Print & Play – Is it worth it?

When you have only a very small budget for gaming and you hear about people printing games at home to play you think ‘Wow! That’s awesome, I can do that!’ – at least, I did… but is it as good as it sounds or is it too good to be true?

The short answer is ‘Sometimes’.

The Best Treehouse Ever Print and Play

My first Print & Play Project – The Best Treehouse Ever!

For my first Print & Play project I wanted to start simple, so when I stumbled across The Best Treehouse Ever, a family card game that was on Kickstarter that offered free Print & Play files (limited art and no art on the card backs) I went for it. I downloaded the files, chucked some glossy photo card I had lying around at home in my printer and away hit print. At first glance, the results were excellent, I chopped the cards on a guillotine and we played and had a great time. I did learn though that glossy photo card looks great, but cards stick together. However, this game is not readily available here in the UK, so we are still playing with our initial printed version until such time as I can track it down at a reasonable price.

So the first project was a limited success and lessons were learned…

There was a full board game that I wanted, The Manhattan Project,and I discovered that the full art files were purchasable online – I love the art style of this game, so this time I wanted it to be perfect! I bought the files, I bought linen card stock, I bought card sleeves, I bought spray glue, varnish, grey board, more ink for the printer. I had under-estimated how much work would be involved in this build – Firstly, it was all laid up for US Letter sized card-stock, which is shorter but wider than the A4 that the rest of the world uses. This meant that the card backs would not line up with the card fronts, possibly I was missing something, but I spent hours trying to work it out – all the while, wasting card and ink – but was unable to…so I had to make do, I got them fairly close in the end.

The Manhattan Project Print and Play in Progress

The Manhattan Project – Tokens drying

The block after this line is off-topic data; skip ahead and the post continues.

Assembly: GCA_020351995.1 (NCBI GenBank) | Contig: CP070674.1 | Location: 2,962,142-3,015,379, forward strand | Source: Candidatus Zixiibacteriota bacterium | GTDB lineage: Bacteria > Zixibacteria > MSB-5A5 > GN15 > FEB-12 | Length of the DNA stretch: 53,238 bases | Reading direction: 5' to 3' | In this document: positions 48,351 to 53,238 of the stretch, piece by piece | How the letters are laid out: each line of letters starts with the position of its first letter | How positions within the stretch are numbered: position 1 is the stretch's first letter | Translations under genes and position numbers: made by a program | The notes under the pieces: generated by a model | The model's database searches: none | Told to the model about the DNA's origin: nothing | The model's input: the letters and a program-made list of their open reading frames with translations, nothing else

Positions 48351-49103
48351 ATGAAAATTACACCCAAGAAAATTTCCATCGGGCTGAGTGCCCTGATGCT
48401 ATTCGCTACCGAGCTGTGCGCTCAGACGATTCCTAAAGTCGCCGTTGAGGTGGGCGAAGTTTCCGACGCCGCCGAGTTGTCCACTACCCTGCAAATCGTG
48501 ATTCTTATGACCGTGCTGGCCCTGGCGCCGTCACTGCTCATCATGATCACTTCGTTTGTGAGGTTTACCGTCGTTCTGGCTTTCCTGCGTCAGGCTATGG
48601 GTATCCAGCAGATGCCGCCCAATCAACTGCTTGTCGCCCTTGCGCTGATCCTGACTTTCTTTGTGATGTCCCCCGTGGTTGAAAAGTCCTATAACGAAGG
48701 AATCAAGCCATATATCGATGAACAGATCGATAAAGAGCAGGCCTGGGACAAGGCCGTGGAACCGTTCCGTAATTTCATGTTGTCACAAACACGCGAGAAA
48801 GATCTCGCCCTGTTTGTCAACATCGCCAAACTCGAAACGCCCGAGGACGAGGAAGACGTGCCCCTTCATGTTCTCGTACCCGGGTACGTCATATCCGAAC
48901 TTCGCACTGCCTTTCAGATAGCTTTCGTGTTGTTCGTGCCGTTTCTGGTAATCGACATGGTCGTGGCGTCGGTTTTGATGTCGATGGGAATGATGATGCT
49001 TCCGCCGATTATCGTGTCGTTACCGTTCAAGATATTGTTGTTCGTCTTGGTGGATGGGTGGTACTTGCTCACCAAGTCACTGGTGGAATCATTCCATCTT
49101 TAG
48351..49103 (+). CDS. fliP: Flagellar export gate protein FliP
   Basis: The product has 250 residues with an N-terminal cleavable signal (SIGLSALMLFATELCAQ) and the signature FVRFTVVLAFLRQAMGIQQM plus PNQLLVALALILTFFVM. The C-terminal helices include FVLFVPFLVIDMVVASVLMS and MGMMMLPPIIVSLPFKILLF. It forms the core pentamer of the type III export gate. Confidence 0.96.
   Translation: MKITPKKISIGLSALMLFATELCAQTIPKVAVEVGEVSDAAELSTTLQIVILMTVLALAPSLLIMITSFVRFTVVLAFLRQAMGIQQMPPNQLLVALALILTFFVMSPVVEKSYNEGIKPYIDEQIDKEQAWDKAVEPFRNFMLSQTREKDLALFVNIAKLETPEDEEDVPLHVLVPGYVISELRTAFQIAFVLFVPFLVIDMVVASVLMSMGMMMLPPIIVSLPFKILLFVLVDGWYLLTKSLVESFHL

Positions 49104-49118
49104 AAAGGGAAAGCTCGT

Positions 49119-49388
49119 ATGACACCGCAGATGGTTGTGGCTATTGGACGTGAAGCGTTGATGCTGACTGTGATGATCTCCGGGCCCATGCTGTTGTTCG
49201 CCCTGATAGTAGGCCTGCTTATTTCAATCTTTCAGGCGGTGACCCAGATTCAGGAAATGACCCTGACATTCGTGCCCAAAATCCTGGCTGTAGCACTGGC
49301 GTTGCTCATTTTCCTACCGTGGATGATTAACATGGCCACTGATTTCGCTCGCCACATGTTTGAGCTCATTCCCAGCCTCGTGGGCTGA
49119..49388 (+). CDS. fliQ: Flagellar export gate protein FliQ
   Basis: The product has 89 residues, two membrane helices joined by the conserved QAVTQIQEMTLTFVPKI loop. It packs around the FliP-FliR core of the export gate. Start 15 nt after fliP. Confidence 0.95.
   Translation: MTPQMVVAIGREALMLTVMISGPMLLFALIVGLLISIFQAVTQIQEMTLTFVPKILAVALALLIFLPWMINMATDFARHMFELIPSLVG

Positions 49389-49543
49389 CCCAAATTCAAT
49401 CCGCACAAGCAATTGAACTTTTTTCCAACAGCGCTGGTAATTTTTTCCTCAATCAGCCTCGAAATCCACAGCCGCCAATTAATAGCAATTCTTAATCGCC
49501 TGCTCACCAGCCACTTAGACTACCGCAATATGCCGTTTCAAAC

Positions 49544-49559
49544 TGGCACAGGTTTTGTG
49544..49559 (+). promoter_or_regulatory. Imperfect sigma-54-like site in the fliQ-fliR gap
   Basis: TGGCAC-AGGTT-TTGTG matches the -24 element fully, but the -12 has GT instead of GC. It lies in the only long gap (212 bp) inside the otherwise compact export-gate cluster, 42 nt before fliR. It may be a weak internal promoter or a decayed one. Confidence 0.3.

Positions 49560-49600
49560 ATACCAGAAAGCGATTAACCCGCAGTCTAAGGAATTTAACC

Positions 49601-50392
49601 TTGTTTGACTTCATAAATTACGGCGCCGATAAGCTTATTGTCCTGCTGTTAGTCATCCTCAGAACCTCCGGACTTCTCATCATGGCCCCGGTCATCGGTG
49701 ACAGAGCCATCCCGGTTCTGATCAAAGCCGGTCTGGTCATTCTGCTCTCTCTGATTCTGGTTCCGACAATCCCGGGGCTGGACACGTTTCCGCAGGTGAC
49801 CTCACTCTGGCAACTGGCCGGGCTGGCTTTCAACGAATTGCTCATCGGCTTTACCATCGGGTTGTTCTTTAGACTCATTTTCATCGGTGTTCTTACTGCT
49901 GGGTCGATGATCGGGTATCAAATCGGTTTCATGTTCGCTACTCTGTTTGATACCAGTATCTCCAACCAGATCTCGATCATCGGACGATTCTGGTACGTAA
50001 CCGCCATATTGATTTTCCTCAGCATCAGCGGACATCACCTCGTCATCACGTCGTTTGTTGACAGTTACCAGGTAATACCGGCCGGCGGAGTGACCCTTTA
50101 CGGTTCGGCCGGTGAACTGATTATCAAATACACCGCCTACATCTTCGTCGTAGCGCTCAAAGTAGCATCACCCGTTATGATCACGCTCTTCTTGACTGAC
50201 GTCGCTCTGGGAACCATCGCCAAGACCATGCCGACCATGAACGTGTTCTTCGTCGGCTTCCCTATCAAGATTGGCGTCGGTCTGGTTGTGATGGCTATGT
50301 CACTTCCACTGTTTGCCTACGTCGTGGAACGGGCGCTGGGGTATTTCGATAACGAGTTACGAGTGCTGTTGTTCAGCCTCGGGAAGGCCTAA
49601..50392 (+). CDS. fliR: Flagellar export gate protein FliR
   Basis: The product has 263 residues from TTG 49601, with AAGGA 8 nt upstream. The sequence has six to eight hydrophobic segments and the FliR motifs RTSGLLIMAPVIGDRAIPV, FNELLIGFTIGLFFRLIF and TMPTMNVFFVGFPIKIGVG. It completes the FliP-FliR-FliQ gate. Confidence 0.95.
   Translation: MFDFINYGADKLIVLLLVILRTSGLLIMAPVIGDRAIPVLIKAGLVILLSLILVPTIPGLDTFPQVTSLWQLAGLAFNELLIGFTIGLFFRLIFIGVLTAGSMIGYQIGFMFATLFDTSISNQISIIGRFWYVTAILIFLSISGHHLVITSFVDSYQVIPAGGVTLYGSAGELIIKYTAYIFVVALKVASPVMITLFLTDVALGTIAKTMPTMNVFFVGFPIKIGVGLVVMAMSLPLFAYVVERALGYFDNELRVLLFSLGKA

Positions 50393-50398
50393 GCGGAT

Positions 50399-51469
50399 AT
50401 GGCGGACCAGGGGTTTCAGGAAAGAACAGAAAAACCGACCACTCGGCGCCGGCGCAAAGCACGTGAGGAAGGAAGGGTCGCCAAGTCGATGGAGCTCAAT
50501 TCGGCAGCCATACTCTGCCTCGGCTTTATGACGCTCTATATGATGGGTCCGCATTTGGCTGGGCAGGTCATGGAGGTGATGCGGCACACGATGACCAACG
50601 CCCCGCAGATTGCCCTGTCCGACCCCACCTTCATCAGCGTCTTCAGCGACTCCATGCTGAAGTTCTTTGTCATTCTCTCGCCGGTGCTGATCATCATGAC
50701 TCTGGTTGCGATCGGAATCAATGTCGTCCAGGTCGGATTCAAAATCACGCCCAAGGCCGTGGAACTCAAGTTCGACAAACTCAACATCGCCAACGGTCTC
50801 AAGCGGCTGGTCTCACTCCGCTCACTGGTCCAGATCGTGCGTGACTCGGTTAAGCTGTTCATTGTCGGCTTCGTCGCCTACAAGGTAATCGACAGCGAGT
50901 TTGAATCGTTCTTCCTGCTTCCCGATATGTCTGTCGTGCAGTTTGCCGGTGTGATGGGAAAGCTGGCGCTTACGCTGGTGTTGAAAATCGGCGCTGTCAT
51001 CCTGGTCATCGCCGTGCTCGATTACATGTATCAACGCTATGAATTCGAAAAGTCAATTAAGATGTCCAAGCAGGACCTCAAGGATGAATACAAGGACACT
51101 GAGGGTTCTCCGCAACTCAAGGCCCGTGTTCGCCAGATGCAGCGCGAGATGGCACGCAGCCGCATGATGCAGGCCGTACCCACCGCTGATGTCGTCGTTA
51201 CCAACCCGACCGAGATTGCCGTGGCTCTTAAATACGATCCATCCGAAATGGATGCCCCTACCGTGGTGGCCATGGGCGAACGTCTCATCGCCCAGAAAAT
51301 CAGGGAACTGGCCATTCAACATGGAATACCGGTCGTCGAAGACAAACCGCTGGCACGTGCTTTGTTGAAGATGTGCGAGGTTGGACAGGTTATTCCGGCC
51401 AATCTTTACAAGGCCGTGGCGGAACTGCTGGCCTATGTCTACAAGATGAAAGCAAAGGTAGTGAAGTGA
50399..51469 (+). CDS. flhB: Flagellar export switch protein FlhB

So, after half a day spent printing I then had to cut the cards from the many sheets, with the guillotine this wasn’t too bad. Then I laid the cards out on newspaper on the table and spray varnished them. Next day’s job was the tokens…and boy, does this game have a lot of tokens! As a lot of the tokens are workers, I mounted the sheets to grey board using spray glue (I didn’t want to use a wetter glue and risk warping the card). Once stuck, I then had to cut the tokens down from the sheets, but because I’d glued them on grey board, I couldn’t use the small guillotine that we have – I had to use a metal ruler and a craft knife. This was the longest and hardest part of the job, it took hours and my hands were in agony – grey board is quite hard to cut! I also did the game board and player boards the same way.

Once this was done I then varnished all of the tokens and boards and was looking forward to playing once it all dried. But there were more issues – the pieces stuck to the newspaper….and yet the card was peeling up and not sticking to the grey board! I tried spraying a bit more glue and redoing a lot of them, and this fixed some, but many, many more still needed fixing. So I tried some silicon glue from the Mrs’ craft drawers. This worked well, but was very messy and slow to dry and ended up with tokens sticking to each other! Argh! The player boards and game board was also peeling at this stage.

The Manhattan Project Print and Play

My Second Print & Play – The Manhattan Project

So, I have an idea, I pop to the shops and buy some sticky-backed plastic to lay over the boards, wrap and seal them all together. That worked well, but the tokens were too small to use the same solution. We played the game and had fun, but I’m a bit of a perfectionist and the peeling tokens were driving me nuts!

In all, I spent around Β£40 on materials for this project (I had planned to get multiple games from them, but mistakes and under-estimation meant I had almost nothing left over) and I wasn’t happy with it….I still can’t bring myself to go back and re-stick all of those tokens…I could have bought the game for around Β£32.50! (Although I do also have the expansion files as well, but haven’t played it yet)

I had been firmly dissuaded from attempting any more Print & Play projects by this point, however, I see another Kickstarter game that I’d love to back…and to play….and I’m impatient and there were Print & Play files available again… The game is Scythe by Stonemaier Games, the same publisher & designer of the excellent Viticulture….and it looks BEAUTIFUL! So, I went for it – I had some white foam-core lying around, left over from my insert building, so I decide to mount the game board and player boards on that. I use even more spray glue this time and it still doesn’t stick well at the edges…but I can touch that up with other glue, there’s not millions of tokens this time! So I managed to get a much better result.